Whitehall residents can improve their chances of receiving stolen property back with a few minutes spent online.
The Whitehall Division of Police is continuing to expand its use of Coplogic, a California-based technology company that provides support to law-enforcement agencies throughout the United States.
Coplogic went online in March, first providing the means for residents to file reports for misdemeanor crimes online, but it has continued to expand, most recently to allow residents to register serial numbers of private property.
In instances when stolen property is recovered, it is "extremely difficult" to identify the property and return it to residents without a record of the product's serial number, Whitehall police Lt. Tracy Sharpless said.
This is especially true for electronics, a popular target for burglars and thieves.
"One iPad or cellphone looks just like another," Sharpless said, adding that in many instances, recovered property cannot be returned to owners because it cannot be identified.
Some items, such as a bicycle with unique markings, can be identified by description, but in the majority of cases, a serial number makes the difference.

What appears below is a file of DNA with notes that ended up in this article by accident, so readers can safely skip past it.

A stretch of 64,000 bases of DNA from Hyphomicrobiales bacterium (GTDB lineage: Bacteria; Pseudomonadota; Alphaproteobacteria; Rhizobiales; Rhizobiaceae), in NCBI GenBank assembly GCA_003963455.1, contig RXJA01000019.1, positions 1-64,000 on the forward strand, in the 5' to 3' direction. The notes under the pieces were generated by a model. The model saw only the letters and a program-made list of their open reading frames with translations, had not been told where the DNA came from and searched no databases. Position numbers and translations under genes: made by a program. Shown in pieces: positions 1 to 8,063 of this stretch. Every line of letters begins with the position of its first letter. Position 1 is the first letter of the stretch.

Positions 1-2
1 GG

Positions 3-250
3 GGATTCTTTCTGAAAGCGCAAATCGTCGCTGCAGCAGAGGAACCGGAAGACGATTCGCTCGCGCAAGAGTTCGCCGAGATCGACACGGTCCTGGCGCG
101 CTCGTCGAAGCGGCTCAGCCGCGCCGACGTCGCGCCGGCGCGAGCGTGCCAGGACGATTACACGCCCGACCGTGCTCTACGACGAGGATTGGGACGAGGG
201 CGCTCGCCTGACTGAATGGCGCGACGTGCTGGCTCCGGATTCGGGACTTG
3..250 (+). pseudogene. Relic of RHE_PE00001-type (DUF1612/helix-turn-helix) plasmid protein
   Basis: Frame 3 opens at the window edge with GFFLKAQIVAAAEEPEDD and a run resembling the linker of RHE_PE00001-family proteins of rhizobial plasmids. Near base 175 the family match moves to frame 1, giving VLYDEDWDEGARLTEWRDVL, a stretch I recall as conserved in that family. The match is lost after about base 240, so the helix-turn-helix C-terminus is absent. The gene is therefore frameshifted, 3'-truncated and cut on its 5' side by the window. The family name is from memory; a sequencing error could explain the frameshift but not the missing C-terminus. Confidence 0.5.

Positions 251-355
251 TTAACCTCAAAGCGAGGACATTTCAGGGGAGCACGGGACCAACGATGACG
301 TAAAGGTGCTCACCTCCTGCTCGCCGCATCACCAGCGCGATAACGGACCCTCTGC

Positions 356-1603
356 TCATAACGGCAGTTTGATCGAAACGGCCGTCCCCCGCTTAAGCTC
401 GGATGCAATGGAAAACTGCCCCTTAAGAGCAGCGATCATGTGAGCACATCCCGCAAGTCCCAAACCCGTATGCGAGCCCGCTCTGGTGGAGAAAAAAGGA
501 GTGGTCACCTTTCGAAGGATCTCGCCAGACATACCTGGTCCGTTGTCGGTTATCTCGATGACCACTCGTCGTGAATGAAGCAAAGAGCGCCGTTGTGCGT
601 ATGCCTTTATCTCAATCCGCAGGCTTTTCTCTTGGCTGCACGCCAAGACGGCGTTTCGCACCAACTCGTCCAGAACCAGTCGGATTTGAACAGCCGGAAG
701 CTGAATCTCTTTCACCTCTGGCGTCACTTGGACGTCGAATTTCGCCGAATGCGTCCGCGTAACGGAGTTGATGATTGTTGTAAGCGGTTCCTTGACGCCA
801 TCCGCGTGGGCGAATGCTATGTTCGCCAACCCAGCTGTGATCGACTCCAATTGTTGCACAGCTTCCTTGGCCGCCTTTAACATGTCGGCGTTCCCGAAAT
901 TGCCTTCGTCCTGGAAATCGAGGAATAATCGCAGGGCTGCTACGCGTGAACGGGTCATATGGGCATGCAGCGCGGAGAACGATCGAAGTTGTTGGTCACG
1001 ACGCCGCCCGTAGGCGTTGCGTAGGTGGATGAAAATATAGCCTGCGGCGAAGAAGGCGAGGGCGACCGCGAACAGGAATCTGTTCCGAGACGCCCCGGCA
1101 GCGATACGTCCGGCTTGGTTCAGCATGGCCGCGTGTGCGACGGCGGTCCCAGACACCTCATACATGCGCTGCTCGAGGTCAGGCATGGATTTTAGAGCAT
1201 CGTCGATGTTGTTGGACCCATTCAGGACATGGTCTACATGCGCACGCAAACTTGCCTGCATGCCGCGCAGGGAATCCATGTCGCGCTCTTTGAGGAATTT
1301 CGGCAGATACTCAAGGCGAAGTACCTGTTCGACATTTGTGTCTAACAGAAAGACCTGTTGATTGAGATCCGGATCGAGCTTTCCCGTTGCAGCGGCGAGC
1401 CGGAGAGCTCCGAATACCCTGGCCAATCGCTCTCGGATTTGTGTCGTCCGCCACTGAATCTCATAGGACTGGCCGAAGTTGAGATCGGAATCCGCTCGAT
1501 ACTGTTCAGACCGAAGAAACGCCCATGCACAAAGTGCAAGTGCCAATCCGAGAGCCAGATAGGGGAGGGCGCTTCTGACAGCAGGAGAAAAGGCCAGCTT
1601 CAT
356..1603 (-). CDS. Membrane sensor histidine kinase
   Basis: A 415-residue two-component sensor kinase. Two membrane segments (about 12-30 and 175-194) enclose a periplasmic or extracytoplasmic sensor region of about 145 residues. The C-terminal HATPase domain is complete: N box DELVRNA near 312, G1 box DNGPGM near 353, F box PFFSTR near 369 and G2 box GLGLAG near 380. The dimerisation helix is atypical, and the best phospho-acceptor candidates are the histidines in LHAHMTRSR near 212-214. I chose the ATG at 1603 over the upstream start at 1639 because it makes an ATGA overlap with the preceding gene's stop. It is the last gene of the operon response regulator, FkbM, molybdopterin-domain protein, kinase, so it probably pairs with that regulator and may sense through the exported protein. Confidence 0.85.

"If we have the serial number, we can enter it and instantly learn the owner's name and address," Sharpless said.
"We have about 30 bicycles in the basement (property room) at any given time, and most times, we can't return them to their owners."
Police added the registry during the last week of December to allow residents to register their new troves of electronic Christmas presents, but few people have taken advantage of the program, Sharpless said.
At the start of the current school year, Whitehall police, through Coplogic, began accepting online reports -- anonymous, if desired -- concerning bullying and threats overheard at school.
"We've received quite a few reports this year about bullying and the reports allow our school resource officer to investigate those complaints," Sharpless said.
Most significantly, Coplogic has made taking reports more efficient for police and residents.
About 400 reports have been electronically filed since the system went online for incidents such as thefts, simple assaults and property damage, Sharpless said.
Through online filing, police can remain on the road and respond to other calls more quickly, Sharpless said.
The program saves residents time, too, because it typically takes only minutes to complete an online report.
"It can take quite awhile, on some nights, for an officer to get the time to respond (to a minor incident)," Sharpless said.
Residents who want to register private property may visit whitehall-oh.us and, under the "City Services" tab, choose "Police," then select "Private Property Registration."
Residents will be asked to provide contact information and a description of the make, model and serial number of registered property.
Cellphones, electronic devices and bicycles are among the items police recommend residents to register.